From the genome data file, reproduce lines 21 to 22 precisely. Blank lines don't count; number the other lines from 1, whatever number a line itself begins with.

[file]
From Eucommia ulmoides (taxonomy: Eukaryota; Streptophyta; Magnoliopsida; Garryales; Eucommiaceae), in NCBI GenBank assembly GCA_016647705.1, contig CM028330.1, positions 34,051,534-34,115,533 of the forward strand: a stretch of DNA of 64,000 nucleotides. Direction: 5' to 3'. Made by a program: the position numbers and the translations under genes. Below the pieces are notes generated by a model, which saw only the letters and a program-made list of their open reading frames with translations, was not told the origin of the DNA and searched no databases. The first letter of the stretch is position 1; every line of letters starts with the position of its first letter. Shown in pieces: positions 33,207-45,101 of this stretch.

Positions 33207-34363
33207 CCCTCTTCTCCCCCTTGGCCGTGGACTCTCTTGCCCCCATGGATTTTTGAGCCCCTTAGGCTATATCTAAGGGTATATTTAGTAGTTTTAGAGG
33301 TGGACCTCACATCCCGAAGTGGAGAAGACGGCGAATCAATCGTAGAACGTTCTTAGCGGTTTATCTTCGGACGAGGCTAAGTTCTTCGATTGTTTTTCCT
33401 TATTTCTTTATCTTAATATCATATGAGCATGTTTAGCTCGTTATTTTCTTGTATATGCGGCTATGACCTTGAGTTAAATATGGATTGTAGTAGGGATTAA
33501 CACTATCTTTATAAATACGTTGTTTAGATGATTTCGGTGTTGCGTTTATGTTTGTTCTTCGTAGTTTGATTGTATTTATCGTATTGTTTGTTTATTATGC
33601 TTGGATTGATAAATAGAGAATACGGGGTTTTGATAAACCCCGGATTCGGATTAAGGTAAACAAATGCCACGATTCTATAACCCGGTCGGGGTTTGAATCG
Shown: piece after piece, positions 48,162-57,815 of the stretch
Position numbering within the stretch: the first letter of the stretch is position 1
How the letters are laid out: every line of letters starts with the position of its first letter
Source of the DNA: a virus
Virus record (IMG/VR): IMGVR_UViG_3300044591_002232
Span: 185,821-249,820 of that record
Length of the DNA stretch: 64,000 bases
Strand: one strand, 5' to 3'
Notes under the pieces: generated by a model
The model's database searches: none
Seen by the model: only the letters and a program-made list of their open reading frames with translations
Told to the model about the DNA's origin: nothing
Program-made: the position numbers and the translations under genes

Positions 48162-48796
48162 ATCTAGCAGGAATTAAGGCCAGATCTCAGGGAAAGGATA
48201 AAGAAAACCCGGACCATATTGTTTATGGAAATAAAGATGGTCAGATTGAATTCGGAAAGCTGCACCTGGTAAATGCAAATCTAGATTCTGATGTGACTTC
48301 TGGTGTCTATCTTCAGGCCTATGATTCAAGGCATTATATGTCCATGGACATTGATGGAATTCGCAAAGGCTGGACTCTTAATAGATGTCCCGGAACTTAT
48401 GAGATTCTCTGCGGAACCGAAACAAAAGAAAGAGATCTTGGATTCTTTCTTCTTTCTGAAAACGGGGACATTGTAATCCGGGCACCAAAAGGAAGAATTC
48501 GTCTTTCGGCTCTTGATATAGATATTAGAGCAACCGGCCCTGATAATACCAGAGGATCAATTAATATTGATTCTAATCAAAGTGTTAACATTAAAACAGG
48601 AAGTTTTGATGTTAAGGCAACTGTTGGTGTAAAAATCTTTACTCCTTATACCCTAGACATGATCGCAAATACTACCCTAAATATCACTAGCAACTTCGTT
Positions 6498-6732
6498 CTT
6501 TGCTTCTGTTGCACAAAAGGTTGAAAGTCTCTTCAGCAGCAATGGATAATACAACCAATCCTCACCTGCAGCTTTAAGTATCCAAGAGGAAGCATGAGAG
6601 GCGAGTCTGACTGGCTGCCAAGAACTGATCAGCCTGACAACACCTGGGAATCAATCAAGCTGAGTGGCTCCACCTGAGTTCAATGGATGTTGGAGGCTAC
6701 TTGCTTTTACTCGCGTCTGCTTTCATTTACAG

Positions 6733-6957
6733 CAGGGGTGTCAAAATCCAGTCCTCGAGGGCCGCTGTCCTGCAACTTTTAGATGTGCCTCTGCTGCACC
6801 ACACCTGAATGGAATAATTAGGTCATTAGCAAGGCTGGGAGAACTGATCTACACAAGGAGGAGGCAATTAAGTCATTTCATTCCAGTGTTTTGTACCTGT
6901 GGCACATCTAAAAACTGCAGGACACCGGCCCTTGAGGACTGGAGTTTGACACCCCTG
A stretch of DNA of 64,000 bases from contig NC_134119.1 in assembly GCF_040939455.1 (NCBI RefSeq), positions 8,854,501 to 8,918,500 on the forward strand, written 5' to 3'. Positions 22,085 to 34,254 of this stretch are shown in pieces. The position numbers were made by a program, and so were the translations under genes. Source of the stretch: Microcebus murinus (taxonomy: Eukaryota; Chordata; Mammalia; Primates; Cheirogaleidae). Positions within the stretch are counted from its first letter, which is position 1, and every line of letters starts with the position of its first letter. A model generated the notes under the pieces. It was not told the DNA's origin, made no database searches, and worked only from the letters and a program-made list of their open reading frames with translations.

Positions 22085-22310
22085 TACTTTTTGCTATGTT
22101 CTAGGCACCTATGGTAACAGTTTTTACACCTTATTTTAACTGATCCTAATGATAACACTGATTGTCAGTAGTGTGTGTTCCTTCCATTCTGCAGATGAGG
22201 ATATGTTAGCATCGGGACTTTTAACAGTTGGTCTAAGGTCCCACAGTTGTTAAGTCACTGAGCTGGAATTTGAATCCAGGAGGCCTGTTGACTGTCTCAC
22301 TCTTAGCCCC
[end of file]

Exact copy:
Positions 48162-48796
48162 ATCTAGCAGGAATTAAGGCCAGATCTCAGGGAAAGGATA